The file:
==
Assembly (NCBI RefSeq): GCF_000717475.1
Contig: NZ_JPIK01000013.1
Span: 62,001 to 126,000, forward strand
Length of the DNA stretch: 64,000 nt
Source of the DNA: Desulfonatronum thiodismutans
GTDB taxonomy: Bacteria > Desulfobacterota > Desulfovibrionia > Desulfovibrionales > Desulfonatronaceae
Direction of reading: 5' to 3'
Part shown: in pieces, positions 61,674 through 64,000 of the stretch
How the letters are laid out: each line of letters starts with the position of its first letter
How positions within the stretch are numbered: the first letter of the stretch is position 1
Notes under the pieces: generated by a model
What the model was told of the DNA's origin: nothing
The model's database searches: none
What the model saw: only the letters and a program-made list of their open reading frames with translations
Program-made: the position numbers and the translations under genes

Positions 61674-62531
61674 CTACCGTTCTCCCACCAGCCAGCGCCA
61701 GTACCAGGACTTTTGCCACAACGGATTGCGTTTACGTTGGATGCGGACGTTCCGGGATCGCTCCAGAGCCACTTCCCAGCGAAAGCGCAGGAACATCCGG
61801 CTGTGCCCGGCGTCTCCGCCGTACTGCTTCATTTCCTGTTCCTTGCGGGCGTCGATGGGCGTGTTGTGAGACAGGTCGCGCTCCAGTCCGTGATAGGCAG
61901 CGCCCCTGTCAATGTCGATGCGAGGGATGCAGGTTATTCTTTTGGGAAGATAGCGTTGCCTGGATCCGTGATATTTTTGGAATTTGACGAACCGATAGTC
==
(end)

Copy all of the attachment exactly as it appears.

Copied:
Assembly (NCBI RefSeq): GCF_000717475.1
Contig: NZ_JPIK01000013.1
Span: 62,001 to 126,000, forward strand
Length of the DNA stretch: 64,000 nt
Source of the DNA: Desulfonatronum thiodismutans
GTDB taxonomy: Bacteria > Desulfobacterota > Desulfovibrionia > Desulfovibrionales > Desulfonatronaceae
Direction of reading: 5' to 3'
Part shown: in pieces, positions 61,674 through 64,000 of the stretch
How the letters are laid out: each line of letters starts with the position of its first letter
How positions within the stretch are numbered: the first letter of the stretch is position 1
Notes under the pieces: generated by a model
What the model was told of the DNA's origin: nothing
The model's database searches: none
What the model saw: only the letters and a program-made list of their open reading frames with translations
Program-made: the position numbers and the translations under genes

Positions 61674-62531
61674 CTACCGTTCTCCCACCAGCCAGCGCCA
61701 GTACCAGGACTTTTGCCACAACGGATTGCGTTTACGTTGGATGCGGACGTTCCGGGATCGCTCCAGAGCCACTTCCCAGCGAAAGCGCAGGAACATCCGG
61801 CTGTGCCCGGCGTCTCCGCCGTACTGCTTCATTTCCTGTTCCTTGCGGGCGTCGATGGGCGTGTTGTGAGACAGGTCGCGCTCCAGTCCGTGATAGGCAG
61901 CGCCCCTGTCAATGTCGATGCGAGGGATGCAGGTTATTCTTTTGGGAAGATAGCGTTGCCTGGATCCGTGATATTTTTGGAATTTGACGAACCGATAGTC